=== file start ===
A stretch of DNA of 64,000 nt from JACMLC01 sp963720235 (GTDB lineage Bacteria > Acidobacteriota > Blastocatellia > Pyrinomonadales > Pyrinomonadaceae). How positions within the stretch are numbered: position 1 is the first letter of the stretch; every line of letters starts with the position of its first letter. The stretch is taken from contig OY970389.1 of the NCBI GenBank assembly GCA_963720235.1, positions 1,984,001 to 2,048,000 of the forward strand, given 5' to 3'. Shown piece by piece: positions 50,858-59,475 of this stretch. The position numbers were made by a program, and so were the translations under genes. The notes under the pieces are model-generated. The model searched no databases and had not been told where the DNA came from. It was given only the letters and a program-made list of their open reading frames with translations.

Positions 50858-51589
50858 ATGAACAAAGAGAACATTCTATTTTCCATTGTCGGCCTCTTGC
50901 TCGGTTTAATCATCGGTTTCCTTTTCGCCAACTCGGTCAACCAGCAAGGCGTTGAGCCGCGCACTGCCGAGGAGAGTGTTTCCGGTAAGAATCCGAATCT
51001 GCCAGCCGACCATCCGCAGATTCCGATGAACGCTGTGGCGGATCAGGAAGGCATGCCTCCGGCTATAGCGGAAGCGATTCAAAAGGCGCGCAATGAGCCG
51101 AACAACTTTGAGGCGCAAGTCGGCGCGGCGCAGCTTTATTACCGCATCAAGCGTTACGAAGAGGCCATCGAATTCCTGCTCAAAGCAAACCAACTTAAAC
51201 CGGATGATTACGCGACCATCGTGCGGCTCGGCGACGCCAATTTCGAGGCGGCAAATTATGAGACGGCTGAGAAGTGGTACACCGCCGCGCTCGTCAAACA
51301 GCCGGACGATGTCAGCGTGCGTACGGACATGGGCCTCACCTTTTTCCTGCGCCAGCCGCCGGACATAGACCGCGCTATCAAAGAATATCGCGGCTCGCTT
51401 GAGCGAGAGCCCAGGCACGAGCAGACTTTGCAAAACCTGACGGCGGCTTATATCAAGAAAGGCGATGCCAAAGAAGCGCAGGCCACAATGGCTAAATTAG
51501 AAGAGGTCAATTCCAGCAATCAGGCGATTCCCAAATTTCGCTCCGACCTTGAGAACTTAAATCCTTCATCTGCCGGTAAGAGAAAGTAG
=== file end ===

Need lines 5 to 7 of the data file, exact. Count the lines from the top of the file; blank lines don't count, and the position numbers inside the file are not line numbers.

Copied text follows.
51001 GCCAGCCGACCATCCGCAGATTCCGATGAACGCTGTGGCGGATCAGGAAGGCATGCCTCCGGCTATAGCGGAAGCGATTCAAAAGGCGCGCAATGAGCCG
51101 AACAACTTTGAGGCGCAAGTCGGCGCGGCGCAGCTTTATTACCGCATCAAGCGTTACGAAGAGGCCATCGAATTCCTGCTCAAAGCAAACCAACTTAAAC
51201 CGGATGATTACGCGACCATCGTGCGGCTCGGCGACGCCAATTTCGAGGCGGCAAATTATGAGACGGCTGAGAAGTGGTACACCGCCGCGCTCGTCAAACA